MERIP, as part of this project, intends to start trial shipments of post-larvae by the end of 2010. Initial stocks will be shipped to Hawaiian Sealife Inc. in Honolulu. Hawaiian Sealife is currently expanding its scope of operations in many different directions. PCC has gone in several directions, including a push to market juvenile fish into the marine aquarium trade, and a school programme where students can observe their fish growing and changing over the course of a semester. Overall, Hawaiian Sealife will work on promoting PCC techniques and the location, on the aquarium market. They will use their newly built facilities, located near Honolulu International Airport. China is also coming up as a new and vast market for this type of aquarium product.

The biggest ornamental aquaculture facility in the world — Oceans, Reefs and Aquariums — is also interested in developing a line of PCC products. They are well aware that closed cycle technology for many species is still years away and in their ‘all cultured’ policy they could buy and sell many PCC products. This is a path that MERIP will want to further explore in the future.


Other activities at MERIP

MERIP has been promoting other types of activities in the past few years, including sponge and coral farming. Both activities have been increasing and there are now over 20 sponge and coral farmers on Pohnpei Island (Fig. 3).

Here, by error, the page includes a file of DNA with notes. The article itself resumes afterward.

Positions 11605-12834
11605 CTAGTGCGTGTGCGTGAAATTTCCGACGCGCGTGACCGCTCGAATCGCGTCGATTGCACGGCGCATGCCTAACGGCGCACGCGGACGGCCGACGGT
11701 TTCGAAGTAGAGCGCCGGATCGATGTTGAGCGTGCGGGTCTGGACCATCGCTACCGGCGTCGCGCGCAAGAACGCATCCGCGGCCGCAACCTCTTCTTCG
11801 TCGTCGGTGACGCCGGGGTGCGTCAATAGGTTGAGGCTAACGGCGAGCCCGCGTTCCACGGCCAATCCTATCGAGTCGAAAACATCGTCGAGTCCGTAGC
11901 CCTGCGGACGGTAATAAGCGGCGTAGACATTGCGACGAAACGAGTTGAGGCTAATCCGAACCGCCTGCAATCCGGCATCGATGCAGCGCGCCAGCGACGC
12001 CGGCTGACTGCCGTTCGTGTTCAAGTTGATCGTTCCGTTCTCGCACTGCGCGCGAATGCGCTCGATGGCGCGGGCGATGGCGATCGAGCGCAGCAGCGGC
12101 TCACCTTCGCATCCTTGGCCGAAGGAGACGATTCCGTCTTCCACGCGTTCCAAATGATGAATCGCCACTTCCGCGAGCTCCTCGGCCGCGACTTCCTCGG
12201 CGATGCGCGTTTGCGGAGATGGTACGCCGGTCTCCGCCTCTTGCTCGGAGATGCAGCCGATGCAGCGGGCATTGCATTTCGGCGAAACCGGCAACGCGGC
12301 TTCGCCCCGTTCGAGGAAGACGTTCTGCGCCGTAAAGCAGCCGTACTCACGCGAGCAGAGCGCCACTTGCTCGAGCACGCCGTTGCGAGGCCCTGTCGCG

Sponge seems to grow very well in open areas near lagoon passes where there is considerable current flow. An individual small-scale farm can hold from 1,000 to 2,000 pieces of sponge, which takes two years to grow. They are then washed in a washing machine and cleaned prior to export. They are sold in New Zealand and have had successful market response. The trend here is on the increase.

Corals are also being grown by a small-scale private farmer who sells them to MERIP, which oversees the export. All corals are exported to the Marshall Islands where they are grouped with Marshall Islands Mariculture Farm shipments to Oceans, Reefs and Aquariums in Florida, USA. Corals that have been cultured thus far are soft corals (leather corals, Zooanthus spp.), small polyps from hard coral such as Acropora spp., and large polyp from hard corals such as bubble corals or torch corals (Fig. 4).

For more information, please contact:

Antoine Teitelbaum, SPC Aquaculture Officer. Email: This e-mail address is being protected from spambots. You need JavaScript enabled to view it        

Simon Ellis, MERIP Manager. Email: This e-mail address is being protected from spambots. You need JavaScript enabled to view it

Richard Xie, Hawaiian SeaLife President. Email: This e-mail address is being protected from spambots. You need JavaScript enabled to view it

[1] i.e. non-traditional wild-caught fish market.